The concept of legal professional privilege can stand at odds with the Freedom of Information Act (FOIA). Under the Act, a public authority is exempt from the duty to provide information which is protected by legal professional privilege, but only where the public interest in protecting the concept of privilege outweighs the public interest in disclosing the information.

The public authority must demonstrate that the public interest weighs in favour of the information being withheld. In the case of Department for Business Enterprise & Regulatory Reform v O'Brien (2009) the information requested was protected by legal advice privilege (a letter of advice from the lawyers). The question was whether the public interest erred in favour of disclosure upon request. The Information Tribunal decided that the public interest weighed in favour of the information being disclosed.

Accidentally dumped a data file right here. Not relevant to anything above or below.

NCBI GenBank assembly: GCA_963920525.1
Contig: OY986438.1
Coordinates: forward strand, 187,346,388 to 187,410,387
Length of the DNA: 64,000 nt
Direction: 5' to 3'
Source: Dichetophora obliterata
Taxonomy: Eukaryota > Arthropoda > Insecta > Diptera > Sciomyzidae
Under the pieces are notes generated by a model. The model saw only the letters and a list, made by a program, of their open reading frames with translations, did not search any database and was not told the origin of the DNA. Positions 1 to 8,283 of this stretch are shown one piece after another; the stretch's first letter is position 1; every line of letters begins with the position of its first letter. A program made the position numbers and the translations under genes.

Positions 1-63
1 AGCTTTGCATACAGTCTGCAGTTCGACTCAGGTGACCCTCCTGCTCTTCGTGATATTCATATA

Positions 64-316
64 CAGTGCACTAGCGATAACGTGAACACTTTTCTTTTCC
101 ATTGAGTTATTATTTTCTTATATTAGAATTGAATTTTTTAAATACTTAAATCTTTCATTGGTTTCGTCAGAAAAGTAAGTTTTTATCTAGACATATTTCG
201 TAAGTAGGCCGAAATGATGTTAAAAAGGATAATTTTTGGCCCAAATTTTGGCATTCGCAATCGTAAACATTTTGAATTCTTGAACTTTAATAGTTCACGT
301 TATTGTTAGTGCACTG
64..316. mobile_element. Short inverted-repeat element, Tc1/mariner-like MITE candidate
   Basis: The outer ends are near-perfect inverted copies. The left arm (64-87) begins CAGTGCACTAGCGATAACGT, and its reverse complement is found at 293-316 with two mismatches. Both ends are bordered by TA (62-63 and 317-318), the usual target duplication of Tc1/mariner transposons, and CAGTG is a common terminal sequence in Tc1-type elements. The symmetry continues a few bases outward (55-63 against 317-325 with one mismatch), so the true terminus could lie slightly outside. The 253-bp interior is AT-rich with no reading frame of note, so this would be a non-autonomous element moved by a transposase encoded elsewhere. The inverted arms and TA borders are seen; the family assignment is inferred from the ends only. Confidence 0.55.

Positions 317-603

The case was then transferred to the High Court and the lawyers were able to breathe a sigh of relief as the High Court confirmed the public interest in preserving the concept and tenets of privilege carries significant weight and that the tribunal had not attached enough weight to the concept. The tribunal's decision was quashed.

The decision therefore upholds the protection afforded by privilege.